We were watching Flight of the Conchords on the weekend. If you're not familiar with the show, it's about a band from New Zealand trying to make it in New York. In the episode they were having a band meeting with their manager Murray. They're trying to figure out why no one is coming to their gigs.
Murray: We have to face facts - you guys just aren't cool.
Jermaine: I am.
Murray: You may look cool in your mind Jermaine, but when other people are looking at you they don't see what's happening inside your head. They only see the outer shell.
In the show Murray gives the band some hair gel to make them look cool, and suddenly they become a hit.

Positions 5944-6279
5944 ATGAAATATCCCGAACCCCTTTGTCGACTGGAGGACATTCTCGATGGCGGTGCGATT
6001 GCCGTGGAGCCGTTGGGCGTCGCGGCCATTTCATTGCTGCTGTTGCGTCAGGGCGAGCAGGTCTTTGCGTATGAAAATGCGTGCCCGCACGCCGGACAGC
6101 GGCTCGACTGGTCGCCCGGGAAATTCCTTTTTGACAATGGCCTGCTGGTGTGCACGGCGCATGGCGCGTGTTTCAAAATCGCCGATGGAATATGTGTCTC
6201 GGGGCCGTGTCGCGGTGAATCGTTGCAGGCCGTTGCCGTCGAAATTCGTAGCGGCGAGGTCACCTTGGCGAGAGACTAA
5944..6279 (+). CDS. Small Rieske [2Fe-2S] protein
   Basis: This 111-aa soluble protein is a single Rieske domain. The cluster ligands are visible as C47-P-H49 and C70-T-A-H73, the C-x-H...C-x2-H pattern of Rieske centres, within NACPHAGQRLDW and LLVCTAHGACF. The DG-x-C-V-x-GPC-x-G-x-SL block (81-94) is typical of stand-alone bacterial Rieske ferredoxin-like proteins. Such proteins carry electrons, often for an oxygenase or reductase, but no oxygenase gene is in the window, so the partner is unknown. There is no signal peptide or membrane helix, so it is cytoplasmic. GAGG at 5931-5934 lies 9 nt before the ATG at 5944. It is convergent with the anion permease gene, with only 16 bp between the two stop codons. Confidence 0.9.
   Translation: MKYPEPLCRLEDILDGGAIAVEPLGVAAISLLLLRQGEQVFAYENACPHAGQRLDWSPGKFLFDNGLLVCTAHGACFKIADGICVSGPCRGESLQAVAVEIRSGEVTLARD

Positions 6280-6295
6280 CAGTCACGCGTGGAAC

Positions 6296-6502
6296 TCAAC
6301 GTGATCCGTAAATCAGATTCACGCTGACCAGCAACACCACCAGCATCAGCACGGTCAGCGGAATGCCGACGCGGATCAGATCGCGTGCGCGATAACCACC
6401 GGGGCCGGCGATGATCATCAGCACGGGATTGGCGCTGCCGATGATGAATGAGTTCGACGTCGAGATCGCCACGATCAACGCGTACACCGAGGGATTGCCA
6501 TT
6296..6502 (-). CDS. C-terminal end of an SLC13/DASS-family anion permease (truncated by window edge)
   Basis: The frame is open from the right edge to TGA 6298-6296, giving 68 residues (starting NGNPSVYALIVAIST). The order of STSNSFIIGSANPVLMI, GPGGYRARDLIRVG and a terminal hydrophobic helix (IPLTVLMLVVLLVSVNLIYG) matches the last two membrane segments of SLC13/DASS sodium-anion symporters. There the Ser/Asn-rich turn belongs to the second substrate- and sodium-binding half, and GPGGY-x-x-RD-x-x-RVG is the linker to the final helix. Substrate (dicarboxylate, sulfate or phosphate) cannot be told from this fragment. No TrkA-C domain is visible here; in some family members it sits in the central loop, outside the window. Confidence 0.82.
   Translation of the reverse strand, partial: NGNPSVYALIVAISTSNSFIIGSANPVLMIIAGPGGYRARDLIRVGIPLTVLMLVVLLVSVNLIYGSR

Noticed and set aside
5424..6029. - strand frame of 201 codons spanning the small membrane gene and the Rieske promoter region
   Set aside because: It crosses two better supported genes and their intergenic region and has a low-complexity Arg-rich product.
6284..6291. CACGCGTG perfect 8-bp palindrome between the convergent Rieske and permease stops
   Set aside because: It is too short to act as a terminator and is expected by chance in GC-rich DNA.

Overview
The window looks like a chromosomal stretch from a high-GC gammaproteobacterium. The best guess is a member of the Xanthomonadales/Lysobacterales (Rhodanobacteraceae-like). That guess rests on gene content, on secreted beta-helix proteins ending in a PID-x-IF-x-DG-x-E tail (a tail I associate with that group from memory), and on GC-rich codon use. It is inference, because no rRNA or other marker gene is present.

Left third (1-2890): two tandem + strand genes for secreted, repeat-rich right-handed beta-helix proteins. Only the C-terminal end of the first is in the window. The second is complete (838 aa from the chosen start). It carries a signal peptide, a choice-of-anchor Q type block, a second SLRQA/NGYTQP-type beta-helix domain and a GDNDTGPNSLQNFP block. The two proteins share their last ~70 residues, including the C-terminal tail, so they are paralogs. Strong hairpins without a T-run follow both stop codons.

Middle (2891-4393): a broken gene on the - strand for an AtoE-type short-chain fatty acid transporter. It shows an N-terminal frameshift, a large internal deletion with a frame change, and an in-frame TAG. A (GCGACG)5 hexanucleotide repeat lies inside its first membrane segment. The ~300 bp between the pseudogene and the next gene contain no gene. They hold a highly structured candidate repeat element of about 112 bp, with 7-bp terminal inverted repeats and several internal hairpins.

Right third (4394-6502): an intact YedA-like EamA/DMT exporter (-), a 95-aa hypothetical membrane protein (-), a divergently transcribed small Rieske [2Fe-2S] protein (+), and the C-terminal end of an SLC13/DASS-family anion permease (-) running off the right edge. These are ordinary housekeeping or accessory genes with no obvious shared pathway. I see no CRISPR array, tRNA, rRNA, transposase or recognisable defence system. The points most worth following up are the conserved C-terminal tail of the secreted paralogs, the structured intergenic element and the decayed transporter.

I found this with my writing. When my husband read my first draft he kept asking me all kinds of questions. I would explain what I meant by a certain sentence or paragraph then he would grumble, "You have to remember that you may know those facts, but your readers don't. They can't read your mind."
After a moment of being offended I went back and re-read my book and realized he was right. (I hate it when that happens). I really need to make sure I struck a balance between laying the story out so that the readers understood without giving too much away.
With time my writing has improved, and just like the hair gel, hopefully It'll help me become a hit.